P&J Column 15.9.16

The Madness of Kingswells

Davinia Smythe-Barratt, ordinary mum

The Smythe-Barratt household has been thrown into utter turmoil since Firstbus announced their intention to axe the service to KIngswells. As ever, the blame for the whole sorry mess lies squarely at the feet of the beastly Tories and the selling-off of public services. I remember marching against the privatisation of the railways in 1994 with some of my Uni chums. We had a great weekend in London, staying at the Savoy – all paid for with our cashed-in British Gas shares. Take that Thatcher!

I seldom use the bus, of course. It’s not that I consider it beneath me; it’s just that the current route doesn’t coincide with my most frequent destination – the Spa at the Marcliffe.

Mind you, I’m not surprised the bus has seen low passenger numbers. The whole experience could do with a makeover. When I last caught one, on my way to collect the Land Rover from the garage after damaging the paintwork during an altercation with a cyclist (don’t worry, I won), I couldn’t even get a latte on-board. Talk about slumming it!

Most of the public outcry has focused on the inability of residents of Kingswells to access the city centre without a car, but the untold tragedy is that of the people who rely on public transport to get out here. Snezhana, our au pair (she’s Bulgarian but she’s fabulous) is one such victim. We did a trial run yesterday to see how long it would take her to walk. 2 hours 45 minutes – and that was in pleasant enough weather. In the depths of winter the poor thing will have to set off at 3.00am to get here on time! It’s appalling, how do the Firstbus fat cats sleep at night?


View from the midden – rural affairs with Jock Alexander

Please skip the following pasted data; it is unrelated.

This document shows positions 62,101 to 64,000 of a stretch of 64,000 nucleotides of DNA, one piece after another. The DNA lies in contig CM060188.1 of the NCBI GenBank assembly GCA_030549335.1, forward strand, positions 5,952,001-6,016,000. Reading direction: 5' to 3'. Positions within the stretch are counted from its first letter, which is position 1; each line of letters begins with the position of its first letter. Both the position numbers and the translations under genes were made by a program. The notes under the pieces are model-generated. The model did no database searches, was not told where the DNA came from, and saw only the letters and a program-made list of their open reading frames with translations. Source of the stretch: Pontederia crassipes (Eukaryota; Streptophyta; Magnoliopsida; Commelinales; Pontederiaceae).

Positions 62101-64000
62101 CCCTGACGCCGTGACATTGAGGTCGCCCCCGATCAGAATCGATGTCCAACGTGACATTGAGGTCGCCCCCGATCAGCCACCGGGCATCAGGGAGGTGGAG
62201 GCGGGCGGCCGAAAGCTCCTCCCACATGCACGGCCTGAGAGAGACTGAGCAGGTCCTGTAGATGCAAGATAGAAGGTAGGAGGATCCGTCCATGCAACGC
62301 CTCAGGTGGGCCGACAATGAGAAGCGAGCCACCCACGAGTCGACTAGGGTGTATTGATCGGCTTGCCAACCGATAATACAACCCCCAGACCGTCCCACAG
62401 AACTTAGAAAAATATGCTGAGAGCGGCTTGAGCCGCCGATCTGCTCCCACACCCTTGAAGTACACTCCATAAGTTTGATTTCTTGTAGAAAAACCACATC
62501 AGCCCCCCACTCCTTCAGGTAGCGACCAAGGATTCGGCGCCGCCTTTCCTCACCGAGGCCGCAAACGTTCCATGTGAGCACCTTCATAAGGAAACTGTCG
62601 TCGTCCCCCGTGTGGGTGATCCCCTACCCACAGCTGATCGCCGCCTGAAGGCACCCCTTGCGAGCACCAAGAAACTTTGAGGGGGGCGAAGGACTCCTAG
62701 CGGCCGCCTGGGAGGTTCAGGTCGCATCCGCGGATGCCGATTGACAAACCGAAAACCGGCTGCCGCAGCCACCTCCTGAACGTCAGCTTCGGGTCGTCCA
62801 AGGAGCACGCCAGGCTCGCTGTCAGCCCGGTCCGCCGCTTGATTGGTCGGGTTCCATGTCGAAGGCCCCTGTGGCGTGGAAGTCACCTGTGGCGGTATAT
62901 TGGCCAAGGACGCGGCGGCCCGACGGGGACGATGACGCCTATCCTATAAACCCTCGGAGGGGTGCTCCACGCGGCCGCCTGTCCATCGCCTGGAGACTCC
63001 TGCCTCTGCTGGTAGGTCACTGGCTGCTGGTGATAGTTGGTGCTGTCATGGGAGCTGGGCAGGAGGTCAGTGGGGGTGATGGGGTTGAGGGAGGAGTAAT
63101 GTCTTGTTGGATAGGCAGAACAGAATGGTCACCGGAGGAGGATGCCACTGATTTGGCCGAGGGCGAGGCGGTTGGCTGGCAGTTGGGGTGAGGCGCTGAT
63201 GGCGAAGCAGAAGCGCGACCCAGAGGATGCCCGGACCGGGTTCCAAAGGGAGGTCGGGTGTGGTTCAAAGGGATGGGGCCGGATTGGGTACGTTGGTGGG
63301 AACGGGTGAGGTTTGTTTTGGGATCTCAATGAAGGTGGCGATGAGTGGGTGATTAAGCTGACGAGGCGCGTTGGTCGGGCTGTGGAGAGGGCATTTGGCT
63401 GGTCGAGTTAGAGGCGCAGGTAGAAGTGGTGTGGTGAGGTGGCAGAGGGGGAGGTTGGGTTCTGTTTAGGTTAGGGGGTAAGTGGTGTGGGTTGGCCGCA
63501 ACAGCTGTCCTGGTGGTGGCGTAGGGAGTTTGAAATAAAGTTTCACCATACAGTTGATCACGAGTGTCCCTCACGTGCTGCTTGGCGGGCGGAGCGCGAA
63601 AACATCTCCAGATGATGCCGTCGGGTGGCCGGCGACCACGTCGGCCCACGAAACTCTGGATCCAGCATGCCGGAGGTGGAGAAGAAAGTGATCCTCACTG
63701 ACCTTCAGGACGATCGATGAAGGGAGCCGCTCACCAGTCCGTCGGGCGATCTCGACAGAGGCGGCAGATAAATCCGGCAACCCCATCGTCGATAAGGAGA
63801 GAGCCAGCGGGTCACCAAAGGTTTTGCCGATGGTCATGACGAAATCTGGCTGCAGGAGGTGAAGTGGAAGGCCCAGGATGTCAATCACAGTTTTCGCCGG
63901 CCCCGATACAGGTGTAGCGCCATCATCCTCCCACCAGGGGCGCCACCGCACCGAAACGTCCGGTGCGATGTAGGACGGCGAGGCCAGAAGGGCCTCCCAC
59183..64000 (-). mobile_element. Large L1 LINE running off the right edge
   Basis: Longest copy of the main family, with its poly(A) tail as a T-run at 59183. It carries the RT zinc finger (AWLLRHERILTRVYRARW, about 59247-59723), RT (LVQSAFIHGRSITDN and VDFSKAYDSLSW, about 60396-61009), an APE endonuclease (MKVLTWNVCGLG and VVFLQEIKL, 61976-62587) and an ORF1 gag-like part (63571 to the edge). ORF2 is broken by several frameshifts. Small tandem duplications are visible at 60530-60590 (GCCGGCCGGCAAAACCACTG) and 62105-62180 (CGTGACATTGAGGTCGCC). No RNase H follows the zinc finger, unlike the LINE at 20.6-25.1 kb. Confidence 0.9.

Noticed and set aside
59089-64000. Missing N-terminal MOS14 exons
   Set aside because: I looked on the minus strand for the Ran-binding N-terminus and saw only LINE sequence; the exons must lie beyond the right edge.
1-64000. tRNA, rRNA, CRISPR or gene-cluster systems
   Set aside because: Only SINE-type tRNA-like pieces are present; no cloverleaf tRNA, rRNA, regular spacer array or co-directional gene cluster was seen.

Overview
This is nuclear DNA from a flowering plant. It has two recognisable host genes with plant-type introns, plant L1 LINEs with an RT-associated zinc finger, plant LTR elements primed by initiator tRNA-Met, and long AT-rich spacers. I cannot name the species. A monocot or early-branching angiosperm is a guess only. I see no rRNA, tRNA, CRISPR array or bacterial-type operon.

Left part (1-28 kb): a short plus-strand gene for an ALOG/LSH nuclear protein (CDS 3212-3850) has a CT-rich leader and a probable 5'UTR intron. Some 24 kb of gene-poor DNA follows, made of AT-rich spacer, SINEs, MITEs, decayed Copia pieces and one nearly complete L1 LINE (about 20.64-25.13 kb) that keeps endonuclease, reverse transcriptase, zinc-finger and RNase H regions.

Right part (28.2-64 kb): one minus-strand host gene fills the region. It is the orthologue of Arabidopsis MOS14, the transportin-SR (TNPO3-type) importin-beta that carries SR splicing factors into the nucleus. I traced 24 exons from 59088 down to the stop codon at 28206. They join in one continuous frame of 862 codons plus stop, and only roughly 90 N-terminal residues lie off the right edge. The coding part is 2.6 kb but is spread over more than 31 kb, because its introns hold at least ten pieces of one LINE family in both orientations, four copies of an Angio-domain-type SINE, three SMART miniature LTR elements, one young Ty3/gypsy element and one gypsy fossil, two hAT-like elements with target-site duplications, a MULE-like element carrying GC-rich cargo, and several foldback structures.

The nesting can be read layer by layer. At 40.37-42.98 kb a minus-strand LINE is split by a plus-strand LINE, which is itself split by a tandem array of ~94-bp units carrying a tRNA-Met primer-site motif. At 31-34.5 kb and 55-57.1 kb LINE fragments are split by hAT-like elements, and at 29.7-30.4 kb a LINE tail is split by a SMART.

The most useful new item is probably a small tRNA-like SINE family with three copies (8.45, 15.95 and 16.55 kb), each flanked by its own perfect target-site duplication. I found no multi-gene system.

It’s been a communicative wik in the village, efter reports that almost a third of Scotland’s pay-phones hiv been earmarked for removal.  Michty, it’s changed days, I can mind fan you were niver mair than a few hunder yards fae an iconic reed telephone box, freshly vandalised and unusable.

Of course, we hinna hid a public phone box in the village for a filie.  The een in the village square has long since been repurposed as a handy roadside greenhoose, where local botanist Skittery Wullie grows his medicinal herbs. They’re funny-looking, things wi’ their jaggedy-leafs, but Wullie insists they dae wonders for his back.

Of course, it’s mobile phones that have seen aff the traditional phone box, though we’ve niver hid ony mobile phone reception in the village either. Here we communicate over long distances by the time-honoured traditional method of tying a message tae the leg of a sheep.

Noo, some fowk have concerns aboot the removal of sae mony phoneboxes. ‘It’s a lifeline’, they say, ‘it’s vital tae rural communities who may otherwise be cut aff’. To which I say, ‘Fit’s the problem?’ At’s fit wye I bide in Meikle Wartle. If I winted my phone tae ring, or tae spik tae folk I dinna ken, I’d move tae somewye mair urban and bustling. Like Colpy.

Oot in the sticks we are fine pleased tae be able tae relax in peace, wi’ oot the constant hassle of cold-calling PPI chasers. And it’s even mair relaxin’ wi’ some of Wullie’s medicinal herbs on the go. Cheerio!


Ron Cluny, Official Council Spokesman

This week, we in the council have been troubled by a most unusual noise – the sound of praise being heaped upon us. A firm of crack designers has been retained to look at ways of re-vivifying Union Terrace Gardens, and Aberdeen’s public imagination hasn’t crackled with such excitement since the rumour (subsequently proven false) that the famous wrestler caught up in a sex tape scandal might be Len Ironside.

So far, the feedback has been overwhelmingly supportive of the initial concept drawings.  However, there have been some predictable brickbats to go with the bouquets.  “Aren’t the designers’ ideas blindingly obvious?  Should all of this not have occurred to us at the time of the great Union Terrace Gardens farrago?”

Well, hindsight is a marvelous thing.  I ask only that we be judged by the state of knowledge prevailing at the time.  Who could have predicted that improving access by means of lifts, new stairs and wheelchair ramps would have encouraged people to use the gardens?  Who would have realised that staging year-round events or that using the already-existing arches to house shops and cafes would have lured people in?

Fair criticism is all that we ask for.  And, on this occasion, all that we have received.